This week’s digest of customer experience stories that may have passed you by demonstrates that chatter around Big Data is not going to die down anytime soon. Here are the five headlines that you might have missed:
Where predictive analytics is having the biggest impact
“The big data revolution is upon us.” While that’s not exactly cutting-edge news, Harvard Business Review’s outlay of the ground being broken by predictive analytics is a really interesting read. It covers predicting demand in the consumer space, improving pricing, predictive maintenance and radically new applications in healthcare. If you’ve ever felt like you need to understand the lay of the predictive land, this is as good a place as any to start. Read it here.
The omnichannel customer experience is poised to take off in regulated industries
Doctors, bankers and government representatives are set to enter the omnichannel fray. More informed, empowered and connected than the average consumer or business, a move towards omnichannel models in healthcare, financial services and government, while still remaining in compliance could bring about individual-level personalization in industries that really need it. Read the full article on TechCrunch here.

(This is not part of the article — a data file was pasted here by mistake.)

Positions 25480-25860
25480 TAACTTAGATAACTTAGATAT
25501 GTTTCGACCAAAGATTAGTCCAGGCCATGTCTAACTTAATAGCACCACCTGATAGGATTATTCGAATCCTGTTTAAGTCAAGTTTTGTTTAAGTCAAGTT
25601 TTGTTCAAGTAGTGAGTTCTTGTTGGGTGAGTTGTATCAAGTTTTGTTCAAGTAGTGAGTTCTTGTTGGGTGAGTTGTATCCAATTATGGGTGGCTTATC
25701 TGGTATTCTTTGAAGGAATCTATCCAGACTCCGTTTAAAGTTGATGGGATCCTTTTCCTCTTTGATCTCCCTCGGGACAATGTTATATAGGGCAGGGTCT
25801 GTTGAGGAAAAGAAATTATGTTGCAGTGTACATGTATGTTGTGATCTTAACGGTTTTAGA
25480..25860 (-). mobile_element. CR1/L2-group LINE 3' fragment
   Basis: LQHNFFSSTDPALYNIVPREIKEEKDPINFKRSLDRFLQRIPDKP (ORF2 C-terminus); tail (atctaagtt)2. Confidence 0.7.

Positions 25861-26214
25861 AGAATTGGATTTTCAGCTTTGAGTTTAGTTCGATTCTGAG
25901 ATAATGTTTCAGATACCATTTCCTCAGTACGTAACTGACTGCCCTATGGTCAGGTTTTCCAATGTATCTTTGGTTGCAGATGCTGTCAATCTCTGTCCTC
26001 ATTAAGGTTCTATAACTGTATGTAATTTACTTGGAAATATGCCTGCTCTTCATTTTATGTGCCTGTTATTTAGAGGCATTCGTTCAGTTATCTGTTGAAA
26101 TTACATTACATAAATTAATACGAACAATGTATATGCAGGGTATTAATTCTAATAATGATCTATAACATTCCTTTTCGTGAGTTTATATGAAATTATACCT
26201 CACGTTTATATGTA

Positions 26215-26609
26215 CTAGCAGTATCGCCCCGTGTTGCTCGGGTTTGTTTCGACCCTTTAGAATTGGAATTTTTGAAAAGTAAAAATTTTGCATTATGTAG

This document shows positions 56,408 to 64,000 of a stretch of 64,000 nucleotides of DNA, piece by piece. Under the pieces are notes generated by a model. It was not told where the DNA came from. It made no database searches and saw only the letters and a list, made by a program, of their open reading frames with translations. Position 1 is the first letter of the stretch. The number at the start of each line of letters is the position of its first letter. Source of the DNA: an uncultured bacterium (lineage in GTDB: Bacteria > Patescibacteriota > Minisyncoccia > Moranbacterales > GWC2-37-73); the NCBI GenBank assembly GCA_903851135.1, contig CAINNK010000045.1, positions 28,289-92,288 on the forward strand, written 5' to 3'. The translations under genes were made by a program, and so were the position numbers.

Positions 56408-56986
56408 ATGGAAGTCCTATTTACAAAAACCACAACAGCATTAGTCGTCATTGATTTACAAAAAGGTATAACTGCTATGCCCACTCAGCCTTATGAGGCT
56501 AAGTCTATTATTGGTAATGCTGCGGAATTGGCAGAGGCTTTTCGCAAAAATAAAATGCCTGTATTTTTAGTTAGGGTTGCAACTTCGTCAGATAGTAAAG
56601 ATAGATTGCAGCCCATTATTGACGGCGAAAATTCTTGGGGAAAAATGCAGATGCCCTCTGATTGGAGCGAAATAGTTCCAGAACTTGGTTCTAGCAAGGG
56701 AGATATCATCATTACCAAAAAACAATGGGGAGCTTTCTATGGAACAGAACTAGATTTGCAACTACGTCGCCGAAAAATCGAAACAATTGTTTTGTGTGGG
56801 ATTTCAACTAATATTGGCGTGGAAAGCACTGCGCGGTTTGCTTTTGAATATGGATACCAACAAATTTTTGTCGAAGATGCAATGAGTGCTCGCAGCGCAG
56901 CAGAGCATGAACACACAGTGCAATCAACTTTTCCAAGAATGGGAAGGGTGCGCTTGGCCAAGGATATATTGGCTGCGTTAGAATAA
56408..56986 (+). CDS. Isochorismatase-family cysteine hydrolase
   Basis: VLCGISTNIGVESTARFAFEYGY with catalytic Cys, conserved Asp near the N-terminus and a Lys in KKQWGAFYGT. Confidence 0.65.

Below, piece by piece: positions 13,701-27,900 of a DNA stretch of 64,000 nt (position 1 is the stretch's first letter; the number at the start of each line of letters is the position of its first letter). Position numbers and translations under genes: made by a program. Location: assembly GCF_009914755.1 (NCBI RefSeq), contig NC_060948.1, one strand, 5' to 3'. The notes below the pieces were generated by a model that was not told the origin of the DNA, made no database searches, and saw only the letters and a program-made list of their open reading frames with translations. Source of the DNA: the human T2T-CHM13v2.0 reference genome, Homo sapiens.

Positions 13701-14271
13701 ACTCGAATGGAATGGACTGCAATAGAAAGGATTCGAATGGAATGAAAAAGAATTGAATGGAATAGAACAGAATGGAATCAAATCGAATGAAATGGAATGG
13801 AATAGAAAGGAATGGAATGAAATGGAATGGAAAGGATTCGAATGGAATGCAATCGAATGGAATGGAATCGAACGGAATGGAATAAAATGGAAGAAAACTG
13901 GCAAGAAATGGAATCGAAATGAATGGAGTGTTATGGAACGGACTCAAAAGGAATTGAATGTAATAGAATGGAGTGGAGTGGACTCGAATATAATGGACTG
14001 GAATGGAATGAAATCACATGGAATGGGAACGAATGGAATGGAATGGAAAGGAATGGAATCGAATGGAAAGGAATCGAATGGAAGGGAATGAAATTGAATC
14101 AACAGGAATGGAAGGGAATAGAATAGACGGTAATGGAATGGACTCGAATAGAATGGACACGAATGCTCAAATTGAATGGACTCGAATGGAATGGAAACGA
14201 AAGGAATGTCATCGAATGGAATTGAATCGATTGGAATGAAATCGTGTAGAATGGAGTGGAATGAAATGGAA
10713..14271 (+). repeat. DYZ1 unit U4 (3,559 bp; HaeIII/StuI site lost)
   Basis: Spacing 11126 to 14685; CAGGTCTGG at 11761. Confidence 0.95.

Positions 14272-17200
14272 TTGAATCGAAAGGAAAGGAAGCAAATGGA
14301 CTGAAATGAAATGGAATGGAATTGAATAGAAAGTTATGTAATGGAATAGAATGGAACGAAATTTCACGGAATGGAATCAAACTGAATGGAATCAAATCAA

Data-driven customer experience: the challenge of openness
Forbes has come to the conclusion that the benefits of evolving to data-driven customer experiences are wide-ranging, including enhancing revenue generation, enabling cost reduction, as well as accelerating process efficiencies and quality improvements. And we wholeheartedly agree. In this article, they explain the barriers that companies need to get over in order to progress. It’s all laid out here.
TV, ISPs deliver the worst customer service
Bad news for TV & Internet service provides as they rank last in this year’s US-based Tempkin Experience Rankings. At the other end of the scale, supermarkets, fast food chains, retailers and parcel delivery services took the top spots. Read more on ArsTechnica here.
There is no such thing as ‘public data’
An op-ed on Slate explains that it’s not OK for researchers to scrape information from websites like OKCupid. From the article: “The collection, use, and disclosure of our personal information has too often been justified under the auspices of its publicness with little or no scrutiny. The ‘public information’ justification is a simple way to avoid answering hard questions about the privacy interests in data. You can call data revolutionary. You can call it ‘big,’ and you can call it ‘open.’ But if you call it ‘public,’ you better be able to back it up.” Read it here.
Have a great weekend!